My previous blog was entitled "Northern Rock a Government blunder" and sadly we are not yet able to measure the true scale of this appalling mismanagement of an industry problem. I still maintain that if the Government had not interfered, Northern Rock would have been managed towards extinction, as has historically been the case, by the banking industry taking over the assets but also very importantly without using the tax payer's money and it would not have put the Government into a position it could not win from. History has shown that Governments interfering in business does not work and it is something that in the halls of the Treasury and No 10 they just might realise now.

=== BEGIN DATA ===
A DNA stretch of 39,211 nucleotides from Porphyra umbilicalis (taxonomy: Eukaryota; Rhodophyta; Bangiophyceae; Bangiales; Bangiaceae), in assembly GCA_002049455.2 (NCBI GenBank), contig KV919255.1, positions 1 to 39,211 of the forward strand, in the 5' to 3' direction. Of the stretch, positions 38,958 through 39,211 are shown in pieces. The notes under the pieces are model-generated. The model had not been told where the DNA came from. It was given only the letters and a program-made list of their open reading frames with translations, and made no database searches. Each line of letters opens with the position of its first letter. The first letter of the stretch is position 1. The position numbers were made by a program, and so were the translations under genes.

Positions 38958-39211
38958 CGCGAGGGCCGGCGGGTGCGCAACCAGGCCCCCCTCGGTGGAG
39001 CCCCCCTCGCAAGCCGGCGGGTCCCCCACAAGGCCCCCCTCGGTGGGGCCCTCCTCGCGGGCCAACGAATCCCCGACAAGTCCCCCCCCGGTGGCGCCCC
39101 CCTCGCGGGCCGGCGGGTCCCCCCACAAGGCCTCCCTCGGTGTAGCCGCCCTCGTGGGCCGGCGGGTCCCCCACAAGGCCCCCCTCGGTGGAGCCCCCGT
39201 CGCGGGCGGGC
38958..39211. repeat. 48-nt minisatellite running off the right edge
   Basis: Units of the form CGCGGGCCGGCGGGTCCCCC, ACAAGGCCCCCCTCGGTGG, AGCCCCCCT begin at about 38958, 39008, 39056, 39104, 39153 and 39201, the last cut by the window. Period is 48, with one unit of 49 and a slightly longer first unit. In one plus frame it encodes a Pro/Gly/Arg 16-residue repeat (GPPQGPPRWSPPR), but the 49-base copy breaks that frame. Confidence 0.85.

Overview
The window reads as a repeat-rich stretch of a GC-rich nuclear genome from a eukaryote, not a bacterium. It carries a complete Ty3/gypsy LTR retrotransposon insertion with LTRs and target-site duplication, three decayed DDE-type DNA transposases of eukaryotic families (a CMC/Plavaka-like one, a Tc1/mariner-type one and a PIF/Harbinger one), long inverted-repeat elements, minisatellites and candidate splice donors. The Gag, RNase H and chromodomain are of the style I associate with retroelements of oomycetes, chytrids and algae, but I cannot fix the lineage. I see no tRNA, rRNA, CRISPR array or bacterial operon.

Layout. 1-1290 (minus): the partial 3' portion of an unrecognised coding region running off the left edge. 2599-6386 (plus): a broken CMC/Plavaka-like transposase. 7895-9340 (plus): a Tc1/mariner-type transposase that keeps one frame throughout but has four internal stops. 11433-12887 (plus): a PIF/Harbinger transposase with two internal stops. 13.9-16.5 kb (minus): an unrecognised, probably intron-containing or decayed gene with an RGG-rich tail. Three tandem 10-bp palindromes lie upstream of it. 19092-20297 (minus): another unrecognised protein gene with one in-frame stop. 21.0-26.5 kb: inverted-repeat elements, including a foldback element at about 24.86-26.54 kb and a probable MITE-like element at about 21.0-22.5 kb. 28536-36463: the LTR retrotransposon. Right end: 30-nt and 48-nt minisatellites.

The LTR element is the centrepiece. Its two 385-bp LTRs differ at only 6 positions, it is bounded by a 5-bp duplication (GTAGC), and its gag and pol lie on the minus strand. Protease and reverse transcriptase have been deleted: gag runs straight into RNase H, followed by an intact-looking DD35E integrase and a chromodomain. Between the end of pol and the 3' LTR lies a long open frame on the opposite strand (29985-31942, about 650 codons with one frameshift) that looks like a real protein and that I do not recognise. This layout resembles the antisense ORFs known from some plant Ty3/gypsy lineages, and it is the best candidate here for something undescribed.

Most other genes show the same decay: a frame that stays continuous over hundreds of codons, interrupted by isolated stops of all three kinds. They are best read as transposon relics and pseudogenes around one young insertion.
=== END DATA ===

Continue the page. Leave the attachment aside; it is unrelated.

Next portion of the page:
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Comments: (6)

Paul Penrose
Paul Penrose - Finextra - London 20 February, 2008, 14:32Be the first to give this comment the thumbs up 0 likes

Will Hutton in the FT today suggests that there are few companies in the FTSE 100 that have not in some way had their franchise today shaped, supported and helped by government action. As Hutton observes: "Claims that the public's embrace is an automatic palsy on enterprise are just ideological. Both sectors are indispensable and interdependent."

Hutton lists a whole bunch of top companies that have relied on public sector support to grow their power base, including BP which was nationalised by Winston Churchill in 1913 in part for the pragmatic rationale of securing oil supplies.

You can read the full text here.

A Finextra member
A Finextra member 20 February, 2008, 15:28Be the first to give this comment the thumbs up 0 likes